• Efforts: Do a little (10%) more than what you did during your diploma times. That ten percent will give rise to about forty percent in degree, which is the minimum passing mark
  • Teacher’s Pet: This doesn’t work in degree. Teachers already have their pets, and diploma students are considered aliens. Your best bet is to eye a new-comer professor. He/She will support you like you will support him. And if he/she talks your mother’s tongue, bingo!
members of agnel polytechnic student council 2011
My time at the student council during diploma days helped me face the degree days. That’s me fourth from the left.
  • The Student Council: Try and join it. People (both teachers and students) will know you and soon, things will be nice and easy. This is by far the best thing to do in order to survive the initial period of degree after diploma in engineering. Because even if you cannot fare well in studies, these extracurricular activities will keep you going. After all, college life should be a mix of studies and fun.[2]As suggested by a close friend Sushanth Nair, it will take more than the student council to become popular in college. You will have to be lively and extremely social. You should know people, and above that, know how to interact with them. You also need not join a council to be popular among the people. Just skip the lectures and hang out around the canteen patting cats or dogs. If people notice you, bingo!

I won’t stretch this because I don’t have the power to turn an introvert into an extrovert. There’s one more soft rule that you can follow in your first few weeks in engineering degree: talk to as many people as you can and build healthy relationships. This could be with your classmates, college mates, professors, stationery shopkeepers, chaiwallas, etc. The more people you know the better you will swim out of your engineering course.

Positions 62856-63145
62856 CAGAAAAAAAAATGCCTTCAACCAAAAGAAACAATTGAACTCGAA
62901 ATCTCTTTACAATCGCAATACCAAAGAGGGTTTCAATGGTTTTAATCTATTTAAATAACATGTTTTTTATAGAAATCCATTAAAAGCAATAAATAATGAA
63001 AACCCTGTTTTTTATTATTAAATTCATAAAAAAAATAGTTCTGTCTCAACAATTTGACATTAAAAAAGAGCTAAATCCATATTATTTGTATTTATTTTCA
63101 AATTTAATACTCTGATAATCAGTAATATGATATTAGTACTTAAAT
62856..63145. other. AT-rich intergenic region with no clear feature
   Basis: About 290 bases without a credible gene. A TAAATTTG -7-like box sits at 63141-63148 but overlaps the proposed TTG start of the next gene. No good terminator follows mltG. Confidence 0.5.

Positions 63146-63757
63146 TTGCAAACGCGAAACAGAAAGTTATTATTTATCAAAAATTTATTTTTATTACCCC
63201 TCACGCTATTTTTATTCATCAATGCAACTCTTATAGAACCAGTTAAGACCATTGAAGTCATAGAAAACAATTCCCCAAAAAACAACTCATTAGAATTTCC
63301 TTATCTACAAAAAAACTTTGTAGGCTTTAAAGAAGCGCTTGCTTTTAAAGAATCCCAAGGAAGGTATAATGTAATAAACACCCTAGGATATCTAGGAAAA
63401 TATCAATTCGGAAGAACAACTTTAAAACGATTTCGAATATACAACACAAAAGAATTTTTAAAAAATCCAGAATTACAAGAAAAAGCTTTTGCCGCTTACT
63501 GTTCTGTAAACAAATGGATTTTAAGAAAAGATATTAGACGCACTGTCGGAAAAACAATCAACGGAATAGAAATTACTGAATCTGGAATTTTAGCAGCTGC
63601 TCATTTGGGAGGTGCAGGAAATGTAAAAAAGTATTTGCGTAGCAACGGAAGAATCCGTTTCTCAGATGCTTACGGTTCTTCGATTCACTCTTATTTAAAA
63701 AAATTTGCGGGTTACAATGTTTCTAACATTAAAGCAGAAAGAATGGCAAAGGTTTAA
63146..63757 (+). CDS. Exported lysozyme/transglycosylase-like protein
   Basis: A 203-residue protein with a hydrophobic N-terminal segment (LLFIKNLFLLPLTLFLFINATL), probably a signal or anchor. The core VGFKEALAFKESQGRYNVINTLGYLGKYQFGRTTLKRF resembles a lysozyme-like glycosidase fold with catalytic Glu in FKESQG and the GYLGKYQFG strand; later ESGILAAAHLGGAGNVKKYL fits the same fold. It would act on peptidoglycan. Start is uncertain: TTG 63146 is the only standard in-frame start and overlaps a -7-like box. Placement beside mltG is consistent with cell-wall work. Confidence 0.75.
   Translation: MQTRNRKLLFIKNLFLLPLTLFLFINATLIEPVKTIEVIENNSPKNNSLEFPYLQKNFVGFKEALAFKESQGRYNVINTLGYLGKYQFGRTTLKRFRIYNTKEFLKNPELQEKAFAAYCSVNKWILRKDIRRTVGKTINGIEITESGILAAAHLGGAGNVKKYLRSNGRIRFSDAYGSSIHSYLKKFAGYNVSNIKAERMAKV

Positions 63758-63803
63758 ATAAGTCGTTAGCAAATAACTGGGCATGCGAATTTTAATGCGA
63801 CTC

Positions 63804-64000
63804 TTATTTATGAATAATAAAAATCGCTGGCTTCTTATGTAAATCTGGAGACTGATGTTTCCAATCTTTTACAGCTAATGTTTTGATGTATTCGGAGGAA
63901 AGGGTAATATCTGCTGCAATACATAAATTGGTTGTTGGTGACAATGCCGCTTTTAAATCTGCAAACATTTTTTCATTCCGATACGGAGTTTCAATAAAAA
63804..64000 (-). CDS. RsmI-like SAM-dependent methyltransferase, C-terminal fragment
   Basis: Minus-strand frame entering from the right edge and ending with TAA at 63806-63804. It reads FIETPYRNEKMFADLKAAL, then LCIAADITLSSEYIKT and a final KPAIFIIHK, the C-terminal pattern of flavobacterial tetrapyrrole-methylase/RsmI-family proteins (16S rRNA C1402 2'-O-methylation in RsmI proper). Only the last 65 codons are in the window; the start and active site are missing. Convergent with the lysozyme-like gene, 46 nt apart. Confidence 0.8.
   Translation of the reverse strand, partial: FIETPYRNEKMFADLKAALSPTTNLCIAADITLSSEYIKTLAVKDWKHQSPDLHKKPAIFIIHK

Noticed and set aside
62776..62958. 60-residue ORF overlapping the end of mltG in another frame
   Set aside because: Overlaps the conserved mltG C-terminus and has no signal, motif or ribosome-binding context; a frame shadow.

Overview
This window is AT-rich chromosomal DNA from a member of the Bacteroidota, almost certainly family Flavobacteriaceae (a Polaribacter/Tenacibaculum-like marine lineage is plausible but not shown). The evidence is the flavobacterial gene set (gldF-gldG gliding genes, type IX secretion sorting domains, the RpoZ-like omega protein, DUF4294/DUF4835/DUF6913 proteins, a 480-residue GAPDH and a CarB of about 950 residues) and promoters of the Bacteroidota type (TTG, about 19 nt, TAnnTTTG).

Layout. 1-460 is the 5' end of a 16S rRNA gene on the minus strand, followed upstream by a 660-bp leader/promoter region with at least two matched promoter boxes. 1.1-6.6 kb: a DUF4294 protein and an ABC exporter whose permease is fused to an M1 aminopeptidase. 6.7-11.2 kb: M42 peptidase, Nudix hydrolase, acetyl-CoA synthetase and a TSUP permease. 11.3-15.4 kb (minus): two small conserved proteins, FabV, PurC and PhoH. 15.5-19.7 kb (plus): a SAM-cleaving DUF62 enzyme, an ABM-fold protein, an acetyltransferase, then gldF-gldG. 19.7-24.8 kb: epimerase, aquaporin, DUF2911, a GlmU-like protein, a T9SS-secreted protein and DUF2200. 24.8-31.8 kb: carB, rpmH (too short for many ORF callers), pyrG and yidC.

All I can say is, everyone can pull this off if they believe they really want to excel in this field. Concentration is key. If something doesn’t seem right, talk about it with your family. Or girlfriend. Or boyfriend. And then maybe change your career path. It is the 21st century and you don’t have to stick to a course if you don’t feel like it. TN.

Featured image courtesy: @rizsam (Unsplash)

Update: Copyedited; revised. (31 January 2019)

Update #2: Copyedited; removed stereotypes related to the caste system; added images. (19 September 2019)


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footnotes   [ + ]

1. However, recently I have found that these claims are true. Especially professors who are tied to the University of Mumbai. They do act unscrupulously and list out questions that are bound to appear in the final board exams.
2. As suggested by a close friend Sushanth Nair, it will take more than the student council to become popular in college. You will have to be lively and extremely social. You should know people, and above that, know how to interact with them. You also need not join a council to be popular among the people. Just skip the lectures and hang out around the canteen patting cats or dogs. If people notice you, bingo!